Muslim Mercyhurst Student Who Prayed in Closets Helps Open Interfaith Prayer Room
A new telehealth and prayer room is opening Thursday at Mercyhurst University after a push from one Muslim student who found herself without a place to pray at the Catholic university.
The room allows students of all religions, not just Islam, to have a place for quiet prayer, meditation or simply enjoy some time to themselves.
It's not just for praying; the room also features a computer with a webcam to allow students to take private medical calls.
"I actually prayed in a closet before in this library, even in my friend's dorms," said Shahraban Al-Maleki, a Muslim sophomore student at Mercyhurst. "It's really struggling for me to keep on with my faith on time, especially that I'm here almost 24/7, even though I'm a commuter. I'm here because I am involved in so many things. Opening this room has just been truly an honor because we needed this."
Al-Maleki also serves as the first Muslim student ambassador for Mercyhurst.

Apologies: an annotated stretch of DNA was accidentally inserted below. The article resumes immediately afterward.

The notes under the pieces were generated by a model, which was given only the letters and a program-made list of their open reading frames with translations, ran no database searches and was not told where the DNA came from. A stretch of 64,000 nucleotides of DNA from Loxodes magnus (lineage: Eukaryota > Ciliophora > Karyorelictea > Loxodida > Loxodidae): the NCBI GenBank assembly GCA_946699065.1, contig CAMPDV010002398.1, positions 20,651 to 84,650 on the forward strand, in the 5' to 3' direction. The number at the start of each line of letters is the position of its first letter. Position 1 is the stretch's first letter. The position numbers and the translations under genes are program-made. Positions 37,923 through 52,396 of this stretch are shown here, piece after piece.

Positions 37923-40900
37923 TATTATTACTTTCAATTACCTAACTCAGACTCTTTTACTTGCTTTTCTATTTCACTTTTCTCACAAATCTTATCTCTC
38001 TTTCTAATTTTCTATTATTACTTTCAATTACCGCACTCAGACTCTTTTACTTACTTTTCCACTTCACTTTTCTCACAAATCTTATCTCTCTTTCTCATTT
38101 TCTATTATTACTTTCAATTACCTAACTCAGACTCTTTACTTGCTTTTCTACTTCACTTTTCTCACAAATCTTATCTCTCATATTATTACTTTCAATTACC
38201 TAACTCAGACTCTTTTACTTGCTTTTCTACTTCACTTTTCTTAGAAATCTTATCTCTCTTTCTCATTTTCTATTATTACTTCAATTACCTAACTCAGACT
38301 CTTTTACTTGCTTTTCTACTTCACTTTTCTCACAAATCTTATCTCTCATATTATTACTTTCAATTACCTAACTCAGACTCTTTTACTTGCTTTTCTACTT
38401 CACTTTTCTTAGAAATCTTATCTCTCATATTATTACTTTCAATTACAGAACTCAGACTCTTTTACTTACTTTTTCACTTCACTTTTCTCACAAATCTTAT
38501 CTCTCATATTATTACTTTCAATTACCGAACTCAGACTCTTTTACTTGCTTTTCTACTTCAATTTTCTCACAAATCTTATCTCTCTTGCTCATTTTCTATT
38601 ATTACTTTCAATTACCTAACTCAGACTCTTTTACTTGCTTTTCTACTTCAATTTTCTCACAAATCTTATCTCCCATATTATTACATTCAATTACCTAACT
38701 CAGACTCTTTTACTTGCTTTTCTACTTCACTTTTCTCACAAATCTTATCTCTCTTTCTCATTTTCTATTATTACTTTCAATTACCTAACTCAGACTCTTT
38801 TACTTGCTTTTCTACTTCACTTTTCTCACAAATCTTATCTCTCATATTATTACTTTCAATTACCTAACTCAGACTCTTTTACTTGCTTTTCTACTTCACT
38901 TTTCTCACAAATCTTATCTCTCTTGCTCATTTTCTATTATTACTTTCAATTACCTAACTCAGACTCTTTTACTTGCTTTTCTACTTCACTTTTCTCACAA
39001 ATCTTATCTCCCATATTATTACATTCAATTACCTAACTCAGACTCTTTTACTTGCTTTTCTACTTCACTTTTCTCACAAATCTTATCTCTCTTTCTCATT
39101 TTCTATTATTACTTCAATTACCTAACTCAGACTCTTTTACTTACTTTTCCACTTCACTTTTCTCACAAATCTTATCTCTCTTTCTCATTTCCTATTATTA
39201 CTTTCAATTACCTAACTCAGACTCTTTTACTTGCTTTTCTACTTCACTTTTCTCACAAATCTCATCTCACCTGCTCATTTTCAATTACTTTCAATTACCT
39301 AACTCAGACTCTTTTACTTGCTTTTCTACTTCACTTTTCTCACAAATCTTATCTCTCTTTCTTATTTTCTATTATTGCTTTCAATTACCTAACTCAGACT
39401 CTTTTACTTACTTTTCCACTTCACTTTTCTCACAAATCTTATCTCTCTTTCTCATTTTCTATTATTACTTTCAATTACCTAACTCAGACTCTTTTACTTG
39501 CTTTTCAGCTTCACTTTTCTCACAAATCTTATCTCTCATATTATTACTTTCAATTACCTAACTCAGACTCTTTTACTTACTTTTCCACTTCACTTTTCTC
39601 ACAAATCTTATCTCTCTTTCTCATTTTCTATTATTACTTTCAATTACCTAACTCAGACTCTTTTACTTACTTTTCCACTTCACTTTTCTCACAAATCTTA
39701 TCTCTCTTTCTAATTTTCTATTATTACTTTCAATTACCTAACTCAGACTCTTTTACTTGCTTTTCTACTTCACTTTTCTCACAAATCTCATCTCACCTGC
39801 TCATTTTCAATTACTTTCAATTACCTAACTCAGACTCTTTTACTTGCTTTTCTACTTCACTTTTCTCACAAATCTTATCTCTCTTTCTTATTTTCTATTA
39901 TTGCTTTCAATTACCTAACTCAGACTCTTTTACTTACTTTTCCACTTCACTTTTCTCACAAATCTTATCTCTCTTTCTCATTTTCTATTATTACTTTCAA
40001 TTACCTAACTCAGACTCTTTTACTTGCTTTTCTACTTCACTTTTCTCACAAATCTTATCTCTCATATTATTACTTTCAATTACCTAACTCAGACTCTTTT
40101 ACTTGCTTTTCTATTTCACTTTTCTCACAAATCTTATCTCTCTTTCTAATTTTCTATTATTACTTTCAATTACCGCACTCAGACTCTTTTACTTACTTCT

The room came after Tessa Sayre, who works with Al-Maleki in the library, noticed her having to pray in isolated places. Sayre received $500 from Mercyhurt's Diversity. Equity, Inclusion, and Justice grant to renovate a room in the library for students to pray, meditate, and even take health calls.
"I sought out the Diversity, Equity, Inclusion and Justice Grant given to us by the Office of Mission," said Sayre. "And they allowed us to have this room and equipped with all the things that different students of different faiths might need in order to have prayer time."
Mercyhurst administration are glad to give a space for all students.
"We're here to form the whole person, mind, body and spirit," said Greg Baker, Vice President for Mission at Mercyhurst.
"We have students who come from a great range of backgrounds. Not all of them are Catholic and Christian. And this is especially important that they have a space to come and reflect. They have a space like this they know is theirs, that they can come to you privately and kind of come on their own terms in their own time. So I'm really excited really happy for this."
Students are able to reserve times for individual prayer using the QR code on the door.